A biweekly newsletter about the future of postsecondary education in prisons. Written by Open Campus national reporter Charlotte West, supported by Ascendium.

Short on time? Here are the highlights:

Poor implementation of a new law is leaving some locked up

By Carl Rogers’s calculations, he should be out of prison now.

But the Illinois Department of Corrections says his expected release date is in 2027.

Rogers is one of many people in Illinois prisons who believe they are not getting the full sentence reductions allowed under a new law that gives new credits for participating in education, work, and other programs.

As many as 1,000 people who are still in custody could be eligible for immediate release if they received proper sentence recalculations, according to Alan Mills, executive director of the civil rights law firm Uptown People’s Law Center.

There are inconsistencies in how the law is being applied at different facilities and poor recordkeeping. Meanwhile, a lack of transparency in how prison staff are calculating sentence credits has further complicated efforts by people inside to make sure they are getting appropriate credit for the work and education they’ve completed.

Many of the records used to recalculate people’s sentences only go back to 2010 when the corrections department switched to a new digital information system. But most of the people like Rogers who would benefit from the new law have been incarcerated since the 1990s.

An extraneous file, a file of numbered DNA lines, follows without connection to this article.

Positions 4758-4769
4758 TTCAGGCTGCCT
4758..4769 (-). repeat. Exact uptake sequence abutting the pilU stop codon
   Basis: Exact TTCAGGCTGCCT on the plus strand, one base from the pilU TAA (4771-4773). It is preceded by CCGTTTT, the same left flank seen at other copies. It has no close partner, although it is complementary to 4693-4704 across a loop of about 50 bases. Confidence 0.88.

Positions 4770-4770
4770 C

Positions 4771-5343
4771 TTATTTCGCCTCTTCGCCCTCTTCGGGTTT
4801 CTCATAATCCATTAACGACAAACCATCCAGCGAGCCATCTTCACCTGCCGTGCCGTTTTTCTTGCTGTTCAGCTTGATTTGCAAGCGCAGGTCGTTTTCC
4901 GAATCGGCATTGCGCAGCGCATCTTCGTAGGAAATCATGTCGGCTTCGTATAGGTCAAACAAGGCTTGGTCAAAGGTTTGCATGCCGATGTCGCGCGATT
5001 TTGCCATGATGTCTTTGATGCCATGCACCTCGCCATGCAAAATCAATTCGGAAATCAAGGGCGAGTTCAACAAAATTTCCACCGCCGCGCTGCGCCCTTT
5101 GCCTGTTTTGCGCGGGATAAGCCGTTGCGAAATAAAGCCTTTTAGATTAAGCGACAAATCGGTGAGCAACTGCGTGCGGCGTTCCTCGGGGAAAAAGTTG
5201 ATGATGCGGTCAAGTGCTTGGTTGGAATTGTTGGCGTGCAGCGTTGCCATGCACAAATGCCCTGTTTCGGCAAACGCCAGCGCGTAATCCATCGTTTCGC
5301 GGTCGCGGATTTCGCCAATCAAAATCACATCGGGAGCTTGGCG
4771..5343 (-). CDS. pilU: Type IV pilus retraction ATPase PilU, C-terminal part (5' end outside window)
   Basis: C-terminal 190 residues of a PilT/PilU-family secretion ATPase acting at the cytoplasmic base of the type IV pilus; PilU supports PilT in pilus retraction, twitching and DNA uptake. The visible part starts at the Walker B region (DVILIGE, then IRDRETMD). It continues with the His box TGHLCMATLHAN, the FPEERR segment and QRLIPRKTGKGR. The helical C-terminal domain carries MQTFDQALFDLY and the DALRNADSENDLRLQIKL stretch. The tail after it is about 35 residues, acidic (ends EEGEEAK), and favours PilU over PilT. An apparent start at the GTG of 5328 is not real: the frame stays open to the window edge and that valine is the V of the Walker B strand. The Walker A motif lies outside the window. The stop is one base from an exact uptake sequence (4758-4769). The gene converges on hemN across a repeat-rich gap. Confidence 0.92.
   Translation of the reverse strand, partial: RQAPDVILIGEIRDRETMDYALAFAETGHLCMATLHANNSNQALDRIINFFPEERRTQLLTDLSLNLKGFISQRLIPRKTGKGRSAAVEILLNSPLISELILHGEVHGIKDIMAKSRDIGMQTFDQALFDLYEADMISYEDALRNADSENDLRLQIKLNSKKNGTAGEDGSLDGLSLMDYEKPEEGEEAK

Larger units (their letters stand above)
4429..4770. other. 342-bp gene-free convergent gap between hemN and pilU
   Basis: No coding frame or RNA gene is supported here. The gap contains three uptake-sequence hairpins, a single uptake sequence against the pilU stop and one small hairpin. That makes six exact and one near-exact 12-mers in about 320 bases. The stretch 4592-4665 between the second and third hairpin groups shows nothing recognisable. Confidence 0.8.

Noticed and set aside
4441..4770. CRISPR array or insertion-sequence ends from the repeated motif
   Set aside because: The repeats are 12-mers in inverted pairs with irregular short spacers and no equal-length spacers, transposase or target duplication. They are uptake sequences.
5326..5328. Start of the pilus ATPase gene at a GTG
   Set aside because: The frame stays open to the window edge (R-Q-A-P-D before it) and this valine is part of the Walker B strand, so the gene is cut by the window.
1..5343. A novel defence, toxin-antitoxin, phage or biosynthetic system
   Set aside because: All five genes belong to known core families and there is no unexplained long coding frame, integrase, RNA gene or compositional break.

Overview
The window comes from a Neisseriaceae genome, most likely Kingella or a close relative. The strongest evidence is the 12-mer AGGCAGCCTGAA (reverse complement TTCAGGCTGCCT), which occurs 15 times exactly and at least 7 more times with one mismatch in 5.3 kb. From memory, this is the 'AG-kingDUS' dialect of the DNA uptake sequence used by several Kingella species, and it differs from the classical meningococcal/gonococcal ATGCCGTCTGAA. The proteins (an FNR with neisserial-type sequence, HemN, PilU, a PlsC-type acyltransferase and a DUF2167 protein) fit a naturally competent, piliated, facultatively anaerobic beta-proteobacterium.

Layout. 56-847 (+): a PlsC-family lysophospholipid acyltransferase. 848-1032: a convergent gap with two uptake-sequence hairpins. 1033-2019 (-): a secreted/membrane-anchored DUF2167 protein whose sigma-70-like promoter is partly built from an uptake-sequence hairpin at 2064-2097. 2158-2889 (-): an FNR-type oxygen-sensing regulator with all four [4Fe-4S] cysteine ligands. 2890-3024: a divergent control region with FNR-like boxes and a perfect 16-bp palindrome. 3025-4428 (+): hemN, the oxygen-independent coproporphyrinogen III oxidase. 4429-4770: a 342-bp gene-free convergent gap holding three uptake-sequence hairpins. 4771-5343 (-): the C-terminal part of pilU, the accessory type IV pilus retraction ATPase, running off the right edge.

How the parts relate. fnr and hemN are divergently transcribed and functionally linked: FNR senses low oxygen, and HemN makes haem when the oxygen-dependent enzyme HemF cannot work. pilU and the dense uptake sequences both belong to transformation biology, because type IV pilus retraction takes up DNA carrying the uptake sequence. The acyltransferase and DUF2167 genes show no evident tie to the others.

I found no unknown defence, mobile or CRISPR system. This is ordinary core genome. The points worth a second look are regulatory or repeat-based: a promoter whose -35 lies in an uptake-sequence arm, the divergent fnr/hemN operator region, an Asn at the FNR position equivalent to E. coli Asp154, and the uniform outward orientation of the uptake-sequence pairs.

Read the full story here

Many states don’t educate people sentenced to life. Now some are coming home.

Yusef Qualls-El, who goes by “Q”, looks out of the driver side window of one of the one of the trucks at the Suburban Truck Center in Romulus, Mich., where he did truck driver training. Qualls-El was largely shut out of educational opportunities during his 28-year incarceration in Michigan, but he’s now earned a commercial drivers license and hopes to become an entrepreneur. (Amanda J. Cain/Open Campus Media)

When Yusef Qualls-El was 17, a judge sentenced him to life behind bars. It was the mid-1990s, an era when the U.S. prison population exploded.